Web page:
This visual representation really drives home how much Australian backyards have changed. It also gives a very visual representation of the Housing Industry Australia figures of outside areas on new homes being 40% smaller than a decade ago.

Nullarbor Couch
Sir Walter

Lawn trends: Classic couch grass vs Buffalo grass alternatives

For many years in Australia when we thought of turf, we thought of Couch. Known for its fine leaf, bright to dark green colour, its love and tolerance of full sun conditions.

The weakness of couch grass is its thirst for large amounts of direct sunlight, with research from the University of Hawaii finding it requires a minimum of 6 hours of direct sunlight daily. While open spaces such footpaths may obtain this amount of direct sunlight, enclosed back yard lawns will rarely see this much sun. Because of this couch grass is not fit for purpose for a yard that doesn’t get a large volume of direct sunlight every day.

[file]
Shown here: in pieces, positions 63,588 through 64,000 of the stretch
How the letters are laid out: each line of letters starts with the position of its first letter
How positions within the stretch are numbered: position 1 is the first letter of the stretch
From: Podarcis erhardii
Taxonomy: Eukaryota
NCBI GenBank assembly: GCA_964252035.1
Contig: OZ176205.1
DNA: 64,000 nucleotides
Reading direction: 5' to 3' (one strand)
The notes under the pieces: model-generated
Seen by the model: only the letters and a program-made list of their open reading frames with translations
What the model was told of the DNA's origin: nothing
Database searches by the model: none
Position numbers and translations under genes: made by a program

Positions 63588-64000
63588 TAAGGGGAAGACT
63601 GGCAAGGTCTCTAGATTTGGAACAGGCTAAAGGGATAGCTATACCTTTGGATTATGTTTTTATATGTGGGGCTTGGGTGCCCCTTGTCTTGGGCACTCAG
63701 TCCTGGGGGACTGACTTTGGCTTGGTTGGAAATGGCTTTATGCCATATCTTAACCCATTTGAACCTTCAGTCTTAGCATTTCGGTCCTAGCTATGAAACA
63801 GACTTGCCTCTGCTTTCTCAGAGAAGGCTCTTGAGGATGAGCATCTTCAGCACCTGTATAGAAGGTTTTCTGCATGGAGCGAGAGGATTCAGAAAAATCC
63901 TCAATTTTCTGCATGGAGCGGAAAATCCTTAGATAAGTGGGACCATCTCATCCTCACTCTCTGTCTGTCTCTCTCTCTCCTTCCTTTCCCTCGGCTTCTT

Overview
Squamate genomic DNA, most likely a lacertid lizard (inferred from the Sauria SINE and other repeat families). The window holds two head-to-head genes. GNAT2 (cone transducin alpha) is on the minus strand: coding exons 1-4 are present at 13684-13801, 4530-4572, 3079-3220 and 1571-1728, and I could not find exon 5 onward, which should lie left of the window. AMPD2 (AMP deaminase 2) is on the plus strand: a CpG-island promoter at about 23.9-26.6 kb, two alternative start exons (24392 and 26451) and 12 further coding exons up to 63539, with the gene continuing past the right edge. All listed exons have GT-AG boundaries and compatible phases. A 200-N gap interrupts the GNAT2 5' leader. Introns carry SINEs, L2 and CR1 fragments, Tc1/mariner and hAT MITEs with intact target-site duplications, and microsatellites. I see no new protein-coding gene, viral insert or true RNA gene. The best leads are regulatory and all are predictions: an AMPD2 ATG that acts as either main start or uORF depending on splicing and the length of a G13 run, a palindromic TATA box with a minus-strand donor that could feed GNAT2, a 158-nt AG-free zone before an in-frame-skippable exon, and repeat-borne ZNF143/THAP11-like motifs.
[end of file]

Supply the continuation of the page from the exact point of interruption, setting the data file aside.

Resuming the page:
Buffalo grass has been an alternative that has suited many Australian lawns for many years with their wider leaves requiring less sunlight to thrive. 

The best known and arguably the best performing of these Buffalo grasses is Sir Walter DNA Certified Buffalo grass.

Launched in 1996 Sir Walter DNA Certified was developed in Australia to withstand the country’s extreme conditions. 

Thriving in shade and sun, it stays green and lush throughout the year.